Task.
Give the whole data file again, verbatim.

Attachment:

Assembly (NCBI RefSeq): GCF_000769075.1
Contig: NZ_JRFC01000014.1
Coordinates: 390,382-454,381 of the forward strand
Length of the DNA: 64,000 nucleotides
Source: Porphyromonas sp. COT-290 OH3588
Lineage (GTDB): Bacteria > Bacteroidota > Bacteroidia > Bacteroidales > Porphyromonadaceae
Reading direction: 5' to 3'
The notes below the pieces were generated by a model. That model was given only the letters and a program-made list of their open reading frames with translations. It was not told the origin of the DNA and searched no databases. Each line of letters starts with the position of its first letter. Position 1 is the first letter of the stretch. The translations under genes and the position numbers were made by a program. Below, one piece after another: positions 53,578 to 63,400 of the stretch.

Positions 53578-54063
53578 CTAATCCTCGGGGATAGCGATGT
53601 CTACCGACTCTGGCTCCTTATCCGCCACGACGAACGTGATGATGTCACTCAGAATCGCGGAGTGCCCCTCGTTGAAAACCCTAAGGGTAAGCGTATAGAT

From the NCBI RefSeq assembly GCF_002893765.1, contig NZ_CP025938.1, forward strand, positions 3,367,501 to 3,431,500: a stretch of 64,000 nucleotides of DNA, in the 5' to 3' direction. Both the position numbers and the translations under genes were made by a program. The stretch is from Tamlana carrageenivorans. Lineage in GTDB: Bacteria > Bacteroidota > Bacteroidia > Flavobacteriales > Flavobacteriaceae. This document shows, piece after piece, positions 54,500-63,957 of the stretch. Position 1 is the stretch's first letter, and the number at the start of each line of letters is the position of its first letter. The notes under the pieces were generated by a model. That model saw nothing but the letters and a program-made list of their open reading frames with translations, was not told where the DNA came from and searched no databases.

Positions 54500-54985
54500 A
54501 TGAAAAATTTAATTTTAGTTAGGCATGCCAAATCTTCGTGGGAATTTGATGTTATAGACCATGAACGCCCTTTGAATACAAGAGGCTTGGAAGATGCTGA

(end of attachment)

Assembly (NCBI RefSeq): GCF_000769075.1
Contig: NZ_JRFC01000014.1
Coordinates: 390,382-454,381 of the forward strand
Length of the DNA: 64,000 nucleotides
Source: Porphyromonas sp. COT-290 OH3588
Lineage (GTDB): Bacteria > Bacteroidota > Bacteroidia > Bacteroidales > Porphyromonadaceae
Reading direction: 5' to 3'
The notes below the pieces were generated by a model. That model was given only the letters and a program-made list of their open reading frames with translations. It was not told the origin of the DNA and searched no databases. Each line of letters starts with the position of its first letter. Position 1 is the first letter of the stretch. The translations under genes and the position numbers were made by a program. Below, one piece after another: positions 53,578 to 63,400 of the stretch.

Positions 53578-54063
53578 CTAATCCTCGGGGATAGCGATGT
53601 CTACCGACTCTGGCTCCTTATCCGCCACGACGAACGTGATGATGTCACTCAGAATCGCGGAGTGCCCCTCGTTGAAAACCCTAAGGGTAAGCGTATAGAT

From the NCBI RefSeq assembly GCF_002893765.1, contig NZ_CP025938.1, forward strand, positions 3,367,501 to 3,431,500: a stretch of 64,000 nucleotides of DNA, in the 5' to 3' direction. Both the position numbers and the translations under genes were made by a program. The stretch is from Tamlana carrageenivorans. Lineage in GTDB: Bacteria > Bacteroidota > Bacteroidia > Flavobacteriales > Flavobacteriaceae. This document shows, piece after piece, positions 54,500-63,957 of the stretch. Position 1 is the stretch's first letter, and the number at the start of each line of letters is the position of its first letter. The notes under the pieces were generated by a model. That model saw nothing but the letters and a program-made list of their open reading frames with translations, was not told where the DNA came from and searched no databases.

Positions 54500-54985
54500 A
54501 TGAAAAATTTAATTTTAGTTAGGCATGCCAAATCTTCGTGGGAATTTGATGTTATAGACCATGAACGCCCTTTGAATACAAGAGGCTTGGAAGATGCTGA